By Laura Rahm, Silvia de Zordo, Joanna Mishtal, Giulia Zanini, Camille Garnsey, Derek Clougher & Caitlin Gerdts
This is the first study contrasting the experience of women residing in France and traveling for abortion services inside and outside their country of residence. Based on the main findings of a mixed-methods research project funded by the European Research Council, we compare travel reasons and costs as well as our study participants’ opinions of abortion legislation. Almost no study exists on abortion travel in countries where abortion is legal in Europe. Some data exist on the number of travelers from countries with legal abortion (e.g. France, Germany, Belgium, and Italy) crossing national borders to seek abortion care in England and the Netherlands. In some countries (Italy, Spain, France) existing data show that pregnant people also travel from one province/region to another to seek care. This mixed-methods, multi-disciplinary research project is a groundbreaking investigation that provides new data on an understudied topic, which is relevant from academic, public health, legal, and human rights perspectives, filling a significant gap in the existing literature and contributing to current debates beyond academia, including national/international debates on human rights, reproductive governance, and justice.
The paper documents legal and procedural barriers related to accessing local and timely abortions and explores in-country and cross-border travelers’ perspectives on the abortion legislations in their country of residence. In particular, legal time limits appear to be the key driver for abortion-related travel of French residents. Having passed or being at risk of exceeding the gestational age (GA) limits cause women to travel outside their country or department of residence for abortion care. Our investigation found that more of those traveling cross-border (rather than in-country travelers) support the extension of GA limit in France and many take the law of their destination country as a model. Chantal, for example, who traveled to the Netherlands, stated, “The law, they should do like… in Holland, they should extend the dates, to 22 weeks.”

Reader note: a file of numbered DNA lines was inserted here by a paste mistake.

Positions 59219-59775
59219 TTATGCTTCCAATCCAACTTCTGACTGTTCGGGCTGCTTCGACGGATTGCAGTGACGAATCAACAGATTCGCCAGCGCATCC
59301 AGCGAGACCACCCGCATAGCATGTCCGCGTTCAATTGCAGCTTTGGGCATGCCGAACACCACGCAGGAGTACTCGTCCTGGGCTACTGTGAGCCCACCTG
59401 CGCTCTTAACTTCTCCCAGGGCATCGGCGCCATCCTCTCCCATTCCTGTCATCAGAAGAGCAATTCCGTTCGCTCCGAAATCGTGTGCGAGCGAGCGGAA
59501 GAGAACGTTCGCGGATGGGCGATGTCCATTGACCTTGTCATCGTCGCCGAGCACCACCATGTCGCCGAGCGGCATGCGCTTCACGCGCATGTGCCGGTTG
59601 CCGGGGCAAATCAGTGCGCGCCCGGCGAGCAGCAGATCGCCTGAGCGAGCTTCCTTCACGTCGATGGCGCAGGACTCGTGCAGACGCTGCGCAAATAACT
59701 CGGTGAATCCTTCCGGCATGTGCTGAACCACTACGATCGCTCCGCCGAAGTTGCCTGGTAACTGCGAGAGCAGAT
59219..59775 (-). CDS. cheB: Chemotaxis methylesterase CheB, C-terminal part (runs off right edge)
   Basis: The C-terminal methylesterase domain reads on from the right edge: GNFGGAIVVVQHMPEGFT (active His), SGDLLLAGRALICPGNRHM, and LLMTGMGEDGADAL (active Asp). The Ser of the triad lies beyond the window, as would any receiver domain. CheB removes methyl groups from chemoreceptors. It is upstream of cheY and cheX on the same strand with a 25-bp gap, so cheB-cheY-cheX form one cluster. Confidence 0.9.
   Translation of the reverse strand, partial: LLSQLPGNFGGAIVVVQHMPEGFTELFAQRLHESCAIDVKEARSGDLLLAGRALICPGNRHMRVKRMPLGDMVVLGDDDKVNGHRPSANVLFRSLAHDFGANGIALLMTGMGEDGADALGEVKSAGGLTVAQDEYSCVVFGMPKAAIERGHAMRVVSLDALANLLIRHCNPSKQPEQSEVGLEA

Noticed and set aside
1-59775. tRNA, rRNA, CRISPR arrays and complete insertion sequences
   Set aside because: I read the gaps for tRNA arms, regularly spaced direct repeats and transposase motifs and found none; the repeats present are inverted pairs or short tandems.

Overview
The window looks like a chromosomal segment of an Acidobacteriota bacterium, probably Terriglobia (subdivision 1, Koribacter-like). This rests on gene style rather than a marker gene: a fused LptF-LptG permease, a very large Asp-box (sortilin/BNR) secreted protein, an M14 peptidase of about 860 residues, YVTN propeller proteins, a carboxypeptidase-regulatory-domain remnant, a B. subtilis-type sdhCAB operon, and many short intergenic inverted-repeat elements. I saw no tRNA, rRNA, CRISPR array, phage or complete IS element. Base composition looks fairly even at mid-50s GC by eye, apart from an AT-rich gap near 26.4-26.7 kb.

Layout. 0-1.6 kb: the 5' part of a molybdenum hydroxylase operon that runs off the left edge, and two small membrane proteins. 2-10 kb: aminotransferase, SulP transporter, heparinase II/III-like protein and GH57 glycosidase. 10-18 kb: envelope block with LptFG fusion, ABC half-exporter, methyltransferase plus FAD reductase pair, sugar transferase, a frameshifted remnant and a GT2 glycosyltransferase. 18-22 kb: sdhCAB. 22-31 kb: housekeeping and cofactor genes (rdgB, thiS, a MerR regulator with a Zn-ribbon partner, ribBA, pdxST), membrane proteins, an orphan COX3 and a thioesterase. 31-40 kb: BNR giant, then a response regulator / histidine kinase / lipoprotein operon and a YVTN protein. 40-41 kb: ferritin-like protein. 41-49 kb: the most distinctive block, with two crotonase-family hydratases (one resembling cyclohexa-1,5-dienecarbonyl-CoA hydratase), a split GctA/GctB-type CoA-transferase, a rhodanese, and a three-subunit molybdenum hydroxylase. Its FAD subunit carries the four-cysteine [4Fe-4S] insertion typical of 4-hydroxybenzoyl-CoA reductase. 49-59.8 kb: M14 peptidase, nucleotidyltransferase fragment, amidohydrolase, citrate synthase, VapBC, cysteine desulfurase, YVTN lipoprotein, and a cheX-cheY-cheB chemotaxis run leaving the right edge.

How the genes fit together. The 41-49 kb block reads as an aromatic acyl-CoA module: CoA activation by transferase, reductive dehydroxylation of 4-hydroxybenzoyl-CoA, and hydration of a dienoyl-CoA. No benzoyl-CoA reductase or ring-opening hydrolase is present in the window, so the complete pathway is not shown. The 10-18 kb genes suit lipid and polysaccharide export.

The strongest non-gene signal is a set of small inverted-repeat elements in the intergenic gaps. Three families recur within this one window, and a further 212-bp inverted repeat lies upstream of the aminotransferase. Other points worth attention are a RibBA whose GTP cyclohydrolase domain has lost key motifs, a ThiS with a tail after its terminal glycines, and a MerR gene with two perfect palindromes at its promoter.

The paper also provides policy recommendations to broaden care options. First, states should eliminate or expand GA limits, to allow women to access abortion care in their country of residence, free of charge and without delays. The recent GA extension to 14 weeks for abortions on request in France is an important step in this direction. Second, decentralizing abortion services within France, especially in Île-de-France, would improve access to timely and local care, reducing the need to come to Paris for services. As we argue in another article recently published in Social Science & Medicine, since the 1990s progress in the domain of neonatology, assisted reproductive technologies, and new discussions of “rights” as assigned to embryos and fetuses have provoked many debates on abortion in Europe. These debates have made discussion on expanding GA limits difficult in Europe. Simplifying access to early, medication abortion, including via telemedicine since the Covid-19 pandemic hit, has proven to be easier for EU States than extending GA limits, with the notable exception of France.
Further research is needed both on in-country abortion travel in other French regions and on implementation of the extension of GA limits, as well as of the provision of medication abortion via telehealth. By implementing policy changes as outlined in the paper, women and pregnant people will be able to obtain abortion care where they live, thus preventing the need to travel for abortion.
About the authors
Laura Rahm, Ph.D., is a MSCA Research Fellow at the Democracy Institute of the Central European University and the lead investigator of H2020 GlobalKnoT project. Prior to that she served as a postdoctoral fellow in the ERC-funded project on abortion access and travel in Europe.
Silvia de Zordo (PhD), social anthropologist, is Associate Professor at the University of Barcelona. Her research interests encompass reproductive governance, abortion and social/gender inequalities in Latin America and Europe.
Joanna Mishtal is a professor of anthropology at the University of Central Florida, Department of Anthropology. Her research interests are at the intersection of gender and governance; specifically, reproductive rights, health, and policies.
Giulia Zanini is an anthropologist in the field of reproduction, health and gender. She has conducted research on assisted reproduction and transnational flows in Mediterranean countries, on abortion travels, and on permanent childlessness.
Camille Garnsey is currently a doctoral student in Clinical Psychology at the University of Connecticut. Her research explores if and how lifestyle interventions and integrative mind-body practices can aid in healing following exposure to trauma.
Derek Clougher is an Early Stage Researcher and General Health Psychologist based at Hospital Clínic, Barcelona. His research interests include inter alia mental health, child and adolescent psychology, health psychology, therapeutic interventions, technological evaluation in severe mental health disorders, technology transference, and increasing access to healthcare.
Caitlin Gerdts, Ph.D., MHS is an epidemiologist and the Vice President for Research at Ibis Reproductive Health. Her research has included clinical and epidemiologic studies, on self-managed abortion, access to abortion, and digital technologies to support abortion access.